Mark turned off the light and left her. He didn’t get another customer the rest of his shift, and at five in the morning Nathan came to relieve him. Nathan stank a bit; Mark thought Nathan had been drinking. “Hey, there’s a woman in the back, sleeping,” said Mark; he tried to say it lightly, not to make too much of it; Nathan laughed, “She some sort of skank?”, and Mark laughed too, and felt a bit guilty, because the girl had been nice, hadn’t she? And the kiss had been just that, nice. “I’m going to take a look!” said Nathan, and Mark laughed again, and told him not to, let her rest, just let her be for a bit. Nathan said it would be okay, he just wanted a peek. “Come on!” said Nathan, like this was the biggest adventure, “let’s see what she looks like!”, and Mark followed behind. “Well, where is she?” said Nathan, because the room was empty; “She must have left,” Mark said, “yeah, I remember now,” although he hadn’t seen her leave, and the back door didn’t work, it was jammed, it had been jammed before Mark had started working there, the only way he could imagine she had got out was through the window in the staff toilet. “Whatever,” said Nathan, and he put on his overalls, and went to the counter. Mark said he’d follow him out in a moment. But first of all he went to that toilet, and sure enough, the window was open, but it was a lot smaller than he’d thought, could she really have got through it, even as thin as she was? And he pictured her now, scrunching in her shoulders, standing on the bog bowl so she could crawl through that tiny space, covered as it was with dirt and dust and shit, the girl who looked like a famous Hollywood actress, who was on the cover of magazines, who was on the cover of magazines they sold out front right now, most probably. Mark felt sad. He felt sad she hadn’t wanted to say goodbye, that she’d wanted to avoid seeing him again quite that much. But mostly he just felt sad, for no reason at all, just the same sadness he’d had when he’d arrived for the shift six hours ago – and he got his crap together, put on his jacket, and went home.

*

It was all over the news that Debbie Markey was dead, killed by an overdose of drink and drugs. No one could say whether it was misadventure or suicide, but why would it have been suicide? – she was young and successful and brilliant, and quite blemishless, she was beautiful, she had her whole life ahead of her. But who understands how these Hollywood stars behave? They’re not people like you and me.

When Mark heard the news he was actually glad, and not just because he was high. He hadn’t thought of that girl in the service station for months, and now he did. She would be free. She could be herself, and not just a lookalike of someone luckier and more talented. – And if she had been the real Debbie Markey after all, well, there was an end to it now. There was an end. And he didn’t think her about her again. Literally, he never thought of her again.

Aidan was at school when he heard his alter ego was dead. The headmaster used her death in assembly as a warning to them all of the dangers of pleasure and excess. Aidan wanted to throw up right there and then, but he held it together – by morning break he’d swallowed down the nausea, by lunchtime he was quite composed. He didn’t run home for Debbie Markey Time. He walked back thoughtfully. He went to his bedroom as always, locked the door as always. He looked at himself in the mirror. “We’re on our own two feet now, baby,” he said; it was the tagline for the Debbie Markey movie that had been named, appropriately enough, Own Two Feet (a wretched mix of whimsy and sentiment, do yourself a favour, avoid). He smiled, and in the reflection it was Aidan who smiled back, not Debbie. And when he put his lipstick on, it was in his own unique style.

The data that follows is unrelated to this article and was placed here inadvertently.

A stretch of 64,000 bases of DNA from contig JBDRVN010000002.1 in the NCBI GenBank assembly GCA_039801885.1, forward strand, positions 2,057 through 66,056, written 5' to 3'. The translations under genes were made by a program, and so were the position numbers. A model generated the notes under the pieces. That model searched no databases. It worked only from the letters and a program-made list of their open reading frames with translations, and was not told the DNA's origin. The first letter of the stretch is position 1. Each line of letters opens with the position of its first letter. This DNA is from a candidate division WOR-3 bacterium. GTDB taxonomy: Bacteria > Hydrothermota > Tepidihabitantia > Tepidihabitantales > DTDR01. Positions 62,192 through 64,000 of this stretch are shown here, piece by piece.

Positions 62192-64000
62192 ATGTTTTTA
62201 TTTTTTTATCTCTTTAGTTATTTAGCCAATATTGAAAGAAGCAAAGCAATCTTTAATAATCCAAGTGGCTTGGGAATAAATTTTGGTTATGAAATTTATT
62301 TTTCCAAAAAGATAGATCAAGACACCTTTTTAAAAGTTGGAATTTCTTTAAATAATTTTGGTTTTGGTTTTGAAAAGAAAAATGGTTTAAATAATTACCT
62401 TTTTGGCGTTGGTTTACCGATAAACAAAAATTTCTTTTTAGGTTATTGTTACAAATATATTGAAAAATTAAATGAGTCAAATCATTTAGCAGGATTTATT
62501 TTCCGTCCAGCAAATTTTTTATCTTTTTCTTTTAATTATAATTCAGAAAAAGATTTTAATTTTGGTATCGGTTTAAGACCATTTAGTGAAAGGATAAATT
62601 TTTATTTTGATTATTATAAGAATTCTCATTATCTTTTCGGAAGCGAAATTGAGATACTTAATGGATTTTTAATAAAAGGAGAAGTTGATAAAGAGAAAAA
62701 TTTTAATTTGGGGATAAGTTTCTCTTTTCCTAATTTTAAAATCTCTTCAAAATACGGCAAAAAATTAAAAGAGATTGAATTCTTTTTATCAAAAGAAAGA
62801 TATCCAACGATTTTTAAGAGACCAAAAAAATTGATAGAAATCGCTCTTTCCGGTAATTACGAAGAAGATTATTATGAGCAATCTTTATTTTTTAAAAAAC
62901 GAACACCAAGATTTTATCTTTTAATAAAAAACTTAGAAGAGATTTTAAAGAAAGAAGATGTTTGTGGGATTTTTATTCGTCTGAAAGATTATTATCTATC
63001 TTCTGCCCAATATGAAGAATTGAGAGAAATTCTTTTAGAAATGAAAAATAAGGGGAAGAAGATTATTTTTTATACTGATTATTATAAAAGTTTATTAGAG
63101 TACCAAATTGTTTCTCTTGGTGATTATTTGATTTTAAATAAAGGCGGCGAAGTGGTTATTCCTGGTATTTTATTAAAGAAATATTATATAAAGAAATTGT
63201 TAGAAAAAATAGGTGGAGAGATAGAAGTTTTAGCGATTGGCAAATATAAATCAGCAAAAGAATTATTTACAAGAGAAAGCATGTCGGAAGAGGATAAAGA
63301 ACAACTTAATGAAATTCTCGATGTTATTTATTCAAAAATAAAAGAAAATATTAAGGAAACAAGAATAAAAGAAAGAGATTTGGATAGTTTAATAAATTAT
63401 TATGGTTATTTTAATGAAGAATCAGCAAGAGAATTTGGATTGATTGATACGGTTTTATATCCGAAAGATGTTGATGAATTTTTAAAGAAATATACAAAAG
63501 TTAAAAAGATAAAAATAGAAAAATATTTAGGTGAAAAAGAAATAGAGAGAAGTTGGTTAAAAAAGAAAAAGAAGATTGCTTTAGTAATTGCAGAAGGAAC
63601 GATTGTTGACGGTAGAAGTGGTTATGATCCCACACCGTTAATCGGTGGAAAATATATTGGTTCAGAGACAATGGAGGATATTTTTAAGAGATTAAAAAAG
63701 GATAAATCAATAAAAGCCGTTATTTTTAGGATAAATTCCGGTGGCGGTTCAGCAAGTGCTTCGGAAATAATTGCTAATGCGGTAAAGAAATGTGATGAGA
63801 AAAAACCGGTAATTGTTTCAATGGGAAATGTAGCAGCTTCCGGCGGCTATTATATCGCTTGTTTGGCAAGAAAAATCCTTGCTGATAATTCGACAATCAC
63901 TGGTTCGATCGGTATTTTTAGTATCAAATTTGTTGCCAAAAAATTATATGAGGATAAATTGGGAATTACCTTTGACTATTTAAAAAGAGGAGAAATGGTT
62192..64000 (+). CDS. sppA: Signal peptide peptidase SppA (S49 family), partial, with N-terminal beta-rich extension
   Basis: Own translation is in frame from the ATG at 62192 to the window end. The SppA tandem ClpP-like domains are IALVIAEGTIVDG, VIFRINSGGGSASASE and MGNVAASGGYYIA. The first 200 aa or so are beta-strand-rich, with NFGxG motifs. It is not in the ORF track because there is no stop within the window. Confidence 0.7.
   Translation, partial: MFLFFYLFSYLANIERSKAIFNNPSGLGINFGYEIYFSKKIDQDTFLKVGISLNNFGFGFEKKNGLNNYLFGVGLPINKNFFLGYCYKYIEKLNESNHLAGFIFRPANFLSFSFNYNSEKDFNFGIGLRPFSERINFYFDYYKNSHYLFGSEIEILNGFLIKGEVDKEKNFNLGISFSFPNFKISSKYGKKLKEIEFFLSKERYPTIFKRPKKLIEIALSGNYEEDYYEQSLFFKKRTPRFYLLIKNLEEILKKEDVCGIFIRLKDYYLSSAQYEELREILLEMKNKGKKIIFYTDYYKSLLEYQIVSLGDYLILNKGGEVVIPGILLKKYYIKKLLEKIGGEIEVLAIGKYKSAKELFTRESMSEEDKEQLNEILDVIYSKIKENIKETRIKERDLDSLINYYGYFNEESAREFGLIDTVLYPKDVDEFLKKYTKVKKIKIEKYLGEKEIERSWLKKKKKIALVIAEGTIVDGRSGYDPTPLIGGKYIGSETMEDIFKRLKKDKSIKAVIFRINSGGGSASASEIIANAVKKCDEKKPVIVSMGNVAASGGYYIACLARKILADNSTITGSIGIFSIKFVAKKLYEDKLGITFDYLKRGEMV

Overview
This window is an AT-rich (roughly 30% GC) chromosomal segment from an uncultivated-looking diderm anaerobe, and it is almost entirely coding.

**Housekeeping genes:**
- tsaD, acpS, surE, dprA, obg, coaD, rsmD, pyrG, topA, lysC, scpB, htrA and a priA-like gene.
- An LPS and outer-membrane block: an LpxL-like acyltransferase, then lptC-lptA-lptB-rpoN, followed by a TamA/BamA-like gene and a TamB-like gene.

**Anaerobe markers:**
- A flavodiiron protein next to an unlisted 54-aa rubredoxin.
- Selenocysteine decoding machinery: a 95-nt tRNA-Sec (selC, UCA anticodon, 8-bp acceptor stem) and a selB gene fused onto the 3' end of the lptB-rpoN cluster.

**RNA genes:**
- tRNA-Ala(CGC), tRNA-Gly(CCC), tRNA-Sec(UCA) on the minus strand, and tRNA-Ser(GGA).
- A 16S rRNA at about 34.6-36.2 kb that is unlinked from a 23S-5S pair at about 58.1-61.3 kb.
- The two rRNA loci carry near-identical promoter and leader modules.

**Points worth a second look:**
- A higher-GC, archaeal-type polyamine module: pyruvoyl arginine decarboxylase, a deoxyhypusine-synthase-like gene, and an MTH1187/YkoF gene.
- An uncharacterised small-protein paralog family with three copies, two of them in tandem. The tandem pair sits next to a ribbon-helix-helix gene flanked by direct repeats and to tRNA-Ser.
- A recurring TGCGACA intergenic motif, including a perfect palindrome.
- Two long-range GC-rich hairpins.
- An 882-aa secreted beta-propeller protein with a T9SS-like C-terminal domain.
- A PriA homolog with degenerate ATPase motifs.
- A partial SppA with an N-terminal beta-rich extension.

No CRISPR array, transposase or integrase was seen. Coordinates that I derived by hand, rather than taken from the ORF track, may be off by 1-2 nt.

“What’s the matter?” Frank asked Noreen that night. As if it wasn’t obvious, as if what had happened to Angela hadn’t been enough, let alone Debbie Markey – because Noreen now knew Debbie’s name, she couldn’t escape it, the giant face was everywhere, on every news bulletin. No Angela, just Debbie, but that was the way it should be. Because just look at that girl’s career, how many movies she had appeared in, the wonderful luck she had had – Noreen should never have hated her, she should have been inspired by her, and it was all over now, it was gone. But it wasn’t too late. Because Debbie had died at twenty-six, and that was tragic like all the TV people said – and Noreen was thirty-three. Noreen knew her life had to begin right here, right now, Debbie Markey had died so Noreen could live, Debbie Markey had packed a lifetime of achievement into such a tiny space and Noreen had to meet that challenge. She wouldn’t be like her sister, what had her sister achieved? She would leave the library, quit a job full of people who sniggered at her behind her back, with a man who changed shifts just to avoid her. She would leave Frank. “What’s the matter?” Frank said, and Noreen said, “Nothing at all.” – She thought maybe she would get a tattoo. Something for all the world to see.

Angela had heard the news on the car radio. And for a moment she felt jubilation, true jubilation. The bitch was dead. And it was as if a cloud had passed overhead, a cloud that had been there so long that Angela hadn’t realised the sunlight was obscured – and now the light was there, and it was warm, and it was dazzling. And all the grief of the last years just falling from her. All the hatred was gone, there was no use for it any more. And she thought maybe this was shock, maybe at last this was the weight of James’ death catching up with her, maybe this wasn’t a good thing after all, maybe the joy in her heart wasn’t relief and the laughter in her throat was hysteria, and who would she hate now? Who would she hate? Who would she hate? James’ memory? Mark? Herself? Maybe herself? And she was still laughing as she drove straight through the red light, she saw no red light, only this brand new blinding sunshine, and it was only the sound of the pedestrian smashing into the front of her car that stopped the laughter dead, and she watched the body as it flew upwards, high into the air, like magic, like a shooting star.